Eat healthy for less
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Where to find staple foods for less


Buy your staples plain. Plain pasta, rice and potatoes are all healthier and cheaper than processed smash, packaged ravioli, microwaveable rice and so on. You'll save yourself heaps of added sugar, salt, preservatives and other additives to boot!

Buy what's in season. Forget cherries in December! Obviously fresh produce is going to be more expensive if it's traveled halfway across the world, so keep an eye on what's in. See to find out what's in season, or get a list of seasonal fruit and veg from here.

Eat pulses: they're cheaper than chips and ten times healthier. Chickpeas, lentils, kidney beans, broad beans and the like are all packed with vitamins, fiber and essential nutrients.

Try the market. Show up at the end of trading, when the grocers are packing up to go home. They'll be trying to sell off their produce for less and you can even haggle, especially if you're buying in quantity. Take a friend, buy in bulk and split the goods between you.

Buy your staples loose. Many organic shops and grocers sell breakfast cereal, muesli, oats, rice, flour, couscous, quinoa and semolina by the kilo. You can end up with organic produce for much less because you save on packaging.

Take me to your dealer! Some farms sell their produce on site, so try cutting out the middle man and buying your eggs, cheese, fruit and veg for less there. It's better for the planet (less packaging and transport, more local and seasonal produce) and healthier (you get your food fresh and unprocessed).

Hit the high street. Your local grocer, butcher or fishmonger may not be as expensive as you think, so give them a go. You may be able to get fresher seasonal produce for less. Try buying different types of fish: there's more to a fish counter than salmon and cod in terms of price and nutritional value. Did you know that mackerel is one of the cheapest and most nutritional types of fish? Have a look at what's on offer and swap the pricey fish for something different.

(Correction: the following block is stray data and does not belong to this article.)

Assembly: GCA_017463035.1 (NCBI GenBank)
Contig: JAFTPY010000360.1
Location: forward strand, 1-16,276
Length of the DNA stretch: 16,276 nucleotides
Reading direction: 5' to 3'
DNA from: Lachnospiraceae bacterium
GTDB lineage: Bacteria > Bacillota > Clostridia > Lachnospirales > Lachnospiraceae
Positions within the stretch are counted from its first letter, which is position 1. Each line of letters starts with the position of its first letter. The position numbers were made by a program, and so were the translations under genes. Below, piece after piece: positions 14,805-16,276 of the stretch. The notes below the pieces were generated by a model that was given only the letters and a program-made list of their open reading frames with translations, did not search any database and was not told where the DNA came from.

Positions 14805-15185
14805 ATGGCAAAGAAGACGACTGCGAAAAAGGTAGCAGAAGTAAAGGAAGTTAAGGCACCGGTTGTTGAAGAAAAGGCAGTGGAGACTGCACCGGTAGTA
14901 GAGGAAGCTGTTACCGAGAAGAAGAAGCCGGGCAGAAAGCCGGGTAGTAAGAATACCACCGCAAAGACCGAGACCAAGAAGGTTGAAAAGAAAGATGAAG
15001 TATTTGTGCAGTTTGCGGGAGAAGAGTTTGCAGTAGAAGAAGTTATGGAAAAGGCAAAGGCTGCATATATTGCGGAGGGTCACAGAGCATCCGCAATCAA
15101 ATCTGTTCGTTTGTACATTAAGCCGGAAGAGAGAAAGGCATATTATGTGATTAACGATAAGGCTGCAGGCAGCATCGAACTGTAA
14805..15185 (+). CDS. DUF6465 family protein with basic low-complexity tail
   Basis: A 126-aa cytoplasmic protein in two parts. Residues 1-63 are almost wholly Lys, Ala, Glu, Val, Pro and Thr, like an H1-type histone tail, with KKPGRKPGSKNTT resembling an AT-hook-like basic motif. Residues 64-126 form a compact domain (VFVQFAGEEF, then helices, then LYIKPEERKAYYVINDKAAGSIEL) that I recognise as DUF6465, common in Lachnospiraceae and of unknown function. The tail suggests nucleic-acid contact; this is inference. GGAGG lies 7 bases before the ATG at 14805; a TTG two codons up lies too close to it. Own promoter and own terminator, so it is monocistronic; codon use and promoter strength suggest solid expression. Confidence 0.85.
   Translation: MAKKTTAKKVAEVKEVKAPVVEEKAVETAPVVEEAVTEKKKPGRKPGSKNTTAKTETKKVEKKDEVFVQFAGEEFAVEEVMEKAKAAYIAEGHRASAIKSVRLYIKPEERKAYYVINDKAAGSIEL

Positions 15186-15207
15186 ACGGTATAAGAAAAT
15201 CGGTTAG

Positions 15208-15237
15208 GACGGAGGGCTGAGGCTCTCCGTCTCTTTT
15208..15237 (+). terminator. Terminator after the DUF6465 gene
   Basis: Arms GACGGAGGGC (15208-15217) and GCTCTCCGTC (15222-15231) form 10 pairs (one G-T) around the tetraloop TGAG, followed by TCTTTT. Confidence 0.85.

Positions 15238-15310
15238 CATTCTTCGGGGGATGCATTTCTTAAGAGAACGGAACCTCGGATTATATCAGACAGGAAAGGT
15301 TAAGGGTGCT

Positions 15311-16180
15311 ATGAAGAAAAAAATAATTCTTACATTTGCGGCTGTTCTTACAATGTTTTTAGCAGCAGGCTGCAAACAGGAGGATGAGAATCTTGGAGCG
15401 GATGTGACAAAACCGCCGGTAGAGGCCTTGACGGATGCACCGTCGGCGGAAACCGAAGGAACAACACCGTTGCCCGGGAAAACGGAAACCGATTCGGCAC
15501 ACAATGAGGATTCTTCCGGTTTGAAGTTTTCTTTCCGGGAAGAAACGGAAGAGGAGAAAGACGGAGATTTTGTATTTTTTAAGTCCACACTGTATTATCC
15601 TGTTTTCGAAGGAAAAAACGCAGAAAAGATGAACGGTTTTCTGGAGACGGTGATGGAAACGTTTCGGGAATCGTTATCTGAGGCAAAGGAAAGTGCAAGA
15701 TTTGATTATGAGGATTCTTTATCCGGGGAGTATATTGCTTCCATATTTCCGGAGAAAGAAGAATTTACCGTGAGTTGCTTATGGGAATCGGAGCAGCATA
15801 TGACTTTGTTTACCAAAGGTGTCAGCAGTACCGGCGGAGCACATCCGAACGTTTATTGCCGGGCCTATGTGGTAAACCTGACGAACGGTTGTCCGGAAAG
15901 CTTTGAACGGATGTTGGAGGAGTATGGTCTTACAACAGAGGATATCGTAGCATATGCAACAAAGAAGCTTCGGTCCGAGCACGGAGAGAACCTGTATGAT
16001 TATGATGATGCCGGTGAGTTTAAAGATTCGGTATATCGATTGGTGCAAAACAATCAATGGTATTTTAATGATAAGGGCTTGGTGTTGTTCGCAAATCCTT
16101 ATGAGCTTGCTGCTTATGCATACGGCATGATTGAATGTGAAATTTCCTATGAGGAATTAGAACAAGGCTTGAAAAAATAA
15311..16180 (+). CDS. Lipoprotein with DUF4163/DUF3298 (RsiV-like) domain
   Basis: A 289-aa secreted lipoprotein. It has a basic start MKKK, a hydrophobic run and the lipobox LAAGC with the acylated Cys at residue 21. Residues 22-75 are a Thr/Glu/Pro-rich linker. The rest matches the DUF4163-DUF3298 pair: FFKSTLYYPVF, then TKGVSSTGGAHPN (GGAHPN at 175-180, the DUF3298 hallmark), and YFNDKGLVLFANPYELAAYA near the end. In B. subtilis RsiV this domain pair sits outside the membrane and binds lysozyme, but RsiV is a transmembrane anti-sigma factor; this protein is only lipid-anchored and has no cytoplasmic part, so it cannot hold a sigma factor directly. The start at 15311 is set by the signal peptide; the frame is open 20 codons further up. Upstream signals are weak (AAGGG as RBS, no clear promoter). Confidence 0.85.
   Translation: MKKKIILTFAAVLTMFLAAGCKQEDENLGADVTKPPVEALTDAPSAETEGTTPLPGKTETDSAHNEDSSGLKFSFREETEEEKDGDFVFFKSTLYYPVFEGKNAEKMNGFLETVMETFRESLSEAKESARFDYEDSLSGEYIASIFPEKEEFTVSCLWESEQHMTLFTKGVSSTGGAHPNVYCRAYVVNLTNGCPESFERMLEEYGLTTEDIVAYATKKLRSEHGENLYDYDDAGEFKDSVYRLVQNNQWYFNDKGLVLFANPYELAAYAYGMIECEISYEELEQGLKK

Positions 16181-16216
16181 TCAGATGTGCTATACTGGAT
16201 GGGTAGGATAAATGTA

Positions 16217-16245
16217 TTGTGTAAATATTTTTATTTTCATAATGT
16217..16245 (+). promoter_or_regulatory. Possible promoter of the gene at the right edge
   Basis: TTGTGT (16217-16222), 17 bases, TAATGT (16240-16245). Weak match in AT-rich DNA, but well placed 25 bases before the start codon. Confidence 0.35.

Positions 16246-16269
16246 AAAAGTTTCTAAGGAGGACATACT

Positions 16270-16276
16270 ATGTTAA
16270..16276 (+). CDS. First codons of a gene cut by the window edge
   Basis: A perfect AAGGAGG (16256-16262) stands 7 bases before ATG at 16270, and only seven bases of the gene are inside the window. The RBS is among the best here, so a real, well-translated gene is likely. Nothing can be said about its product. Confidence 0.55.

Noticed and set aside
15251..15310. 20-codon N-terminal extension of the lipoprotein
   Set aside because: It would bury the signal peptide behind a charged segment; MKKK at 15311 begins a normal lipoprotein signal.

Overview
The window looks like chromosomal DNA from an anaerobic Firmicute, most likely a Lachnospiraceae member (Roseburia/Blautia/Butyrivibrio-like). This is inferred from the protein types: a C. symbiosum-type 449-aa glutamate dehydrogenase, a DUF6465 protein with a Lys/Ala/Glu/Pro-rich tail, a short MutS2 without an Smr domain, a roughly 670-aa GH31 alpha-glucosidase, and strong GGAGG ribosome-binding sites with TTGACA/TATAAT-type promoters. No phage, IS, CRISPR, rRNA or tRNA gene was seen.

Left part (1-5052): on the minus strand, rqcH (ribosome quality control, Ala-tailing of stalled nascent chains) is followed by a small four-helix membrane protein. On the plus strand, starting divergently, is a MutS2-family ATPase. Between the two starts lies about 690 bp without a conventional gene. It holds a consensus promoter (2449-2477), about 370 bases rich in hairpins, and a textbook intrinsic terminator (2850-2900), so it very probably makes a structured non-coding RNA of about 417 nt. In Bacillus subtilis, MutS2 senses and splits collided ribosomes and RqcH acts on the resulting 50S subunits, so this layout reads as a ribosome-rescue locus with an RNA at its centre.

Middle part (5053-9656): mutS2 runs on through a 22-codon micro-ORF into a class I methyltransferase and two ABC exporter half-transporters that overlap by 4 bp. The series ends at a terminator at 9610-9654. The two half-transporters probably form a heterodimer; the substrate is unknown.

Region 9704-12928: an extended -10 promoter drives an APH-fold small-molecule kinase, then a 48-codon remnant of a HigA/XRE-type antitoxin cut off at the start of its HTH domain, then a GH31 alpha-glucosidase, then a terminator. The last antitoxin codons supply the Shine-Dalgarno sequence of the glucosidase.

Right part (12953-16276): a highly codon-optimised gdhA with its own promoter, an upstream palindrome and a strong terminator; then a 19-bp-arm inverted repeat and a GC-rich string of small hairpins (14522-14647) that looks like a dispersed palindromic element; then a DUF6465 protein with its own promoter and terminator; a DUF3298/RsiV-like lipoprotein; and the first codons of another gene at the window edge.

Avoid overpriced reduced-fat, sugarfree and low-calorie products. Reduced-fat butter and cream, fat-free yogurts, diet biscuits and the like all play on your healthy conscience to make you shell out more for them. Some aren't even any healthier. At the end of the day, ordinary natural yogurt isn't exactly a fat-fest, so you're not saving that much. Instead of paying a premium for reduced-fat butter and cream, stick to the full-fat versions and use them more sparingly.

Shop online. You can avoid running the supermarket gauntlet of queues, gimmicks and temptation by buying what you need online and checking price comparison sites such as, which compares everything from the price to the calorie content of the same product in different supermarkets.


Sarah Horrocks
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